The 21st Century is not turning out to be a great time to be a horse. Economic fears, crazy weather, high hay prices, neglectful (for whatever reason) owners and the specter of vast herds of marauding "unwanted horses" probably have some horses here in the USA lying awake at night, if they read the newspapers.
But what if horses were simply banned? That's the problem in Romania, an eastern European nation with a strong desire to play by the rules set up by the European Union. Romania was granted EU membership this year, and with the privilege of all the EU economic benefits comes pressure to comply with rules, one of which is that horses are banned from major roads.
Surely the law was made to protect horses. The problem is that Romania is one of the poorest countries in Europe and horses are the tractors, trucks and sports cars of the nation's rural classes. According to this video, horses are being abandoned, since horsemen face stiff fines if they are caught on the road.
Romania's situation is truly unique. During the Communist years, horses were replaced by tractors. But when the fuel ran out after the country switched governments, the people had no means of transport or farming power. People left the economically-strapped cities and moved to the country. And they turned to horses. Unfortunately, the country's horse knowledge had been erased by decades of factory-scale farming with machines.
Recently the International League for the Protections of Horses (ILPH) has sent teams of farrier and saddler (harnessmakers) to Romania to assist with upgrading local skills to insure that horse welfare standards are up to the EU required levels. ILPH estimates that one million horses are working for their supper in Romania. That's one horse for every 27 Romanians. And the country's vehicle registration counts 750,000 horse carts with license plates. And those are just the registered ones.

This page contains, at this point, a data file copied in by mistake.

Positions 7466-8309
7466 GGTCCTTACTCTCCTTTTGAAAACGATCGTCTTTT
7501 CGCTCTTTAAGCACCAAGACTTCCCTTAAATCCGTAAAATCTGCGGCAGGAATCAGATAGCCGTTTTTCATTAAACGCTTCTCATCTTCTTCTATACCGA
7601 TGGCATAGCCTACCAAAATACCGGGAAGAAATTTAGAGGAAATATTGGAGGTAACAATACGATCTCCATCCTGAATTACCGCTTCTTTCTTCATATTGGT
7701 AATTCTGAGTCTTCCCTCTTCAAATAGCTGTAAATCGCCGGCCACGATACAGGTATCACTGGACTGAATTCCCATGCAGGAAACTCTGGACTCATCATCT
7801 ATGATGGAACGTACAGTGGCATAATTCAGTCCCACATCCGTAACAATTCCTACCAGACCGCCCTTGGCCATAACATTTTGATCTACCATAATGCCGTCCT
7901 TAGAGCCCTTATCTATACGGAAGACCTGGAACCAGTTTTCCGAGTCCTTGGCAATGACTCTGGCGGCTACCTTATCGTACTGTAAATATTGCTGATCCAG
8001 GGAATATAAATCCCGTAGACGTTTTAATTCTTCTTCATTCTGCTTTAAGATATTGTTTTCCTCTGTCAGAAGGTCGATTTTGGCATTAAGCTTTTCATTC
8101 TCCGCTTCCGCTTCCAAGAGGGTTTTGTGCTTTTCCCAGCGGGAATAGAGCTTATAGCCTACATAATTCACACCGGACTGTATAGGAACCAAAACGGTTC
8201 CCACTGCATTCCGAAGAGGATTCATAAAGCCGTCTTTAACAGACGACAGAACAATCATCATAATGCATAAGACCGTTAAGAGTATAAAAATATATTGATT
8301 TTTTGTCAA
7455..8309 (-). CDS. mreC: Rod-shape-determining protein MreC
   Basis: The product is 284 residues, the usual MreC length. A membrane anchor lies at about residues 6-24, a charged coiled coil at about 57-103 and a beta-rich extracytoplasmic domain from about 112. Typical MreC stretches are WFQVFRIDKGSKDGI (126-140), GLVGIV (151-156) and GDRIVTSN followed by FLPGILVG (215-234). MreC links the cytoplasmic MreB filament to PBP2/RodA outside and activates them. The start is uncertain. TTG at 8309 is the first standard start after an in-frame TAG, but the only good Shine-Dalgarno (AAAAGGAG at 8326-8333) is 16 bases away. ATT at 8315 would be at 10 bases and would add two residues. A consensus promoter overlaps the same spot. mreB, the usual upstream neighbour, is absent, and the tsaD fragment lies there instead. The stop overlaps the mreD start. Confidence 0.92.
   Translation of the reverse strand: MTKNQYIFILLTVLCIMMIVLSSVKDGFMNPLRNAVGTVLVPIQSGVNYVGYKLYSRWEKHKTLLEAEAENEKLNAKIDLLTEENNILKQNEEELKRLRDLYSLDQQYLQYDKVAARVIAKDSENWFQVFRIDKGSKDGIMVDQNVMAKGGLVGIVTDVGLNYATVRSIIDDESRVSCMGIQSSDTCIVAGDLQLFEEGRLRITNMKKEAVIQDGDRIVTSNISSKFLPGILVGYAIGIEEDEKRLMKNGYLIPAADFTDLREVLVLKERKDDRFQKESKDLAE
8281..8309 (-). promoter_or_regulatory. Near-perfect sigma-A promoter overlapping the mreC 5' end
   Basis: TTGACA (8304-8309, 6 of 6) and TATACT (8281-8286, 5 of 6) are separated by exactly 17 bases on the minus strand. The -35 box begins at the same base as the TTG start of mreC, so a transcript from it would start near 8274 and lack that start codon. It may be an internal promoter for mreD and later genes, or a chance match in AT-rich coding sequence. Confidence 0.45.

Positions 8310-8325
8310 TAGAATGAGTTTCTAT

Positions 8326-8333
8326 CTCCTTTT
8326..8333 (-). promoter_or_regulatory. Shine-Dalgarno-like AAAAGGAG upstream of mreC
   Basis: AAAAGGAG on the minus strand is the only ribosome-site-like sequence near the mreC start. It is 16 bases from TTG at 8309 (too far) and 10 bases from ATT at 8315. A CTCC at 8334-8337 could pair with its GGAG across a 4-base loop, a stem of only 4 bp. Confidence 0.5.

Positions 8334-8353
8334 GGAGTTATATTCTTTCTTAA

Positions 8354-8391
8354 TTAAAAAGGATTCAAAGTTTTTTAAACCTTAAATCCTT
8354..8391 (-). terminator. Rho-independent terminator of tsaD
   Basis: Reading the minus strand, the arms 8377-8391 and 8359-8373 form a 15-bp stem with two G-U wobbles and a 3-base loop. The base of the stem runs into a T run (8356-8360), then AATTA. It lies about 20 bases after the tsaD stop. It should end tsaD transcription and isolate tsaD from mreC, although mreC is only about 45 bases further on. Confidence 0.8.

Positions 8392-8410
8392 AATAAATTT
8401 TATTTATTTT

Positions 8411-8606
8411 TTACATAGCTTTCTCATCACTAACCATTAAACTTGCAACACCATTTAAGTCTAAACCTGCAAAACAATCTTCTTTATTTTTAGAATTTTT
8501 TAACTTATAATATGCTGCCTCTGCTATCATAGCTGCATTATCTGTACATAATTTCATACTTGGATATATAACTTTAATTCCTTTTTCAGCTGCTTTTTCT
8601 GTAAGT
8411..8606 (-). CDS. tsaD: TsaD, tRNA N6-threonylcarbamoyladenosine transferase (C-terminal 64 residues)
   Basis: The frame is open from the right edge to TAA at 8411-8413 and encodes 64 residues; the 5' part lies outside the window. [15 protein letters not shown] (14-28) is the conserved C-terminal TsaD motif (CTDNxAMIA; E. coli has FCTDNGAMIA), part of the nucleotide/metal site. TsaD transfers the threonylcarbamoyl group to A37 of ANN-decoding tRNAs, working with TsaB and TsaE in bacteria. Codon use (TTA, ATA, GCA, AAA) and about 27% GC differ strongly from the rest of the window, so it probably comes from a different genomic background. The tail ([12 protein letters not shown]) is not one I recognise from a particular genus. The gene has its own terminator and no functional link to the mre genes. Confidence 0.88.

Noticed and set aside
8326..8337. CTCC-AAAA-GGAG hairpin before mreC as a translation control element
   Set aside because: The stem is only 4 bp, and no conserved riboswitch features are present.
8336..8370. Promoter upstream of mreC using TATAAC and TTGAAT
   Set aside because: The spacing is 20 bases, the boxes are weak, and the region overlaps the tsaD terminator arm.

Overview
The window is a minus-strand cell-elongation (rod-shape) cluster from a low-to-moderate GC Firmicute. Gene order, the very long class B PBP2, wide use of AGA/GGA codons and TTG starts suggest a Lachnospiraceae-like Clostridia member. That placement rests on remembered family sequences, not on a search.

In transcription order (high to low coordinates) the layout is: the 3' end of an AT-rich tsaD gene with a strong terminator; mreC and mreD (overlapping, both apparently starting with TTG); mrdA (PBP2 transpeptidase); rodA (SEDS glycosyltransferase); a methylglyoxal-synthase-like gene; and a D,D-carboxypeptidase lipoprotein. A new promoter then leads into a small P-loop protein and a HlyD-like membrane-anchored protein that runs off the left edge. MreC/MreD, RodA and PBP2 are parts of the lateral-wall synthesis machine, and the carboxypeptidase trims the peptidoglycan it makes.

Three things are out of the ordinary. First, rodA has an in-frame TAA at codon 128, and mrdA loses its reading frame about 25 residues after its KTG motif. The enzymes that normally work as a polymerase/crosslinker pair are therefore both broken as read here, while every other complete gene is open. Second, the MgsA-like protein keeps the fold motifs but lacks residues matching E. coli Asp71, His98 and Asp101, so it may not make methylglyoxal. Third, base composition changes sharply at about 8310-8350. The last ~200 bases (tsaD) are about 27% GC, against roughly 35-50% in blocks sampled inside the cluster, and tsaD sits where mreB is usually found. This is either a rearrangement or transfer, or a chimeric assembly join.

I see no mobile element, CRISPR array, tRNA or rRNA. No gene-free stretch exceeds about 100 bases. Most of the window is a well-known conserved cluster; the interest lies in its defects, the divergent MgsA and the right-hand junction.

Heifer International (a.k.a. "The Heifer Project") has been supporting a project in Romania's Transylvania region to preserve one of the world's most endangered horse breeds, the Furioso North-Star horse. Only 600 Furiosos remain in Romania and Heifer is working to place mares who will be bred by project-owned stallions on family-owned farms.
One of the new industries in Romania is tourism, which relies heavily on horseback trek adventures in the mountains. Maybe someday they will be trekking on native-bred Furiosos.
Romania's horses are not unwanted. In fact, they would probably gladly take a few shiploads of our unwanted horses. In fact, the half-draft PMU offspring would be perfect, as long as we sent horse missionaries to help with education. What they need is a highway management program that gives everyone a share of the road, and some support for the programs that are helping the horses there.
Critics say that horses are a symbol of poverty, a stigma that Romania is trying to erase. But if people can't afford cars, trucks, tractors and the fuel to keep them going, Romania might become a model for a horse-drawn transitional rural economy that both cares for its horses and its people.
To learn more: the BBC has a good article by Nick Thorpe about the horse ban in Romania and its effects on horses and people.
A Romanian woman and her relatively well-cared for Furioso North-Star horse. Notice that this woman's wagon is loaded with what looks like fresh-cut willow switches. Photo by Heifer International.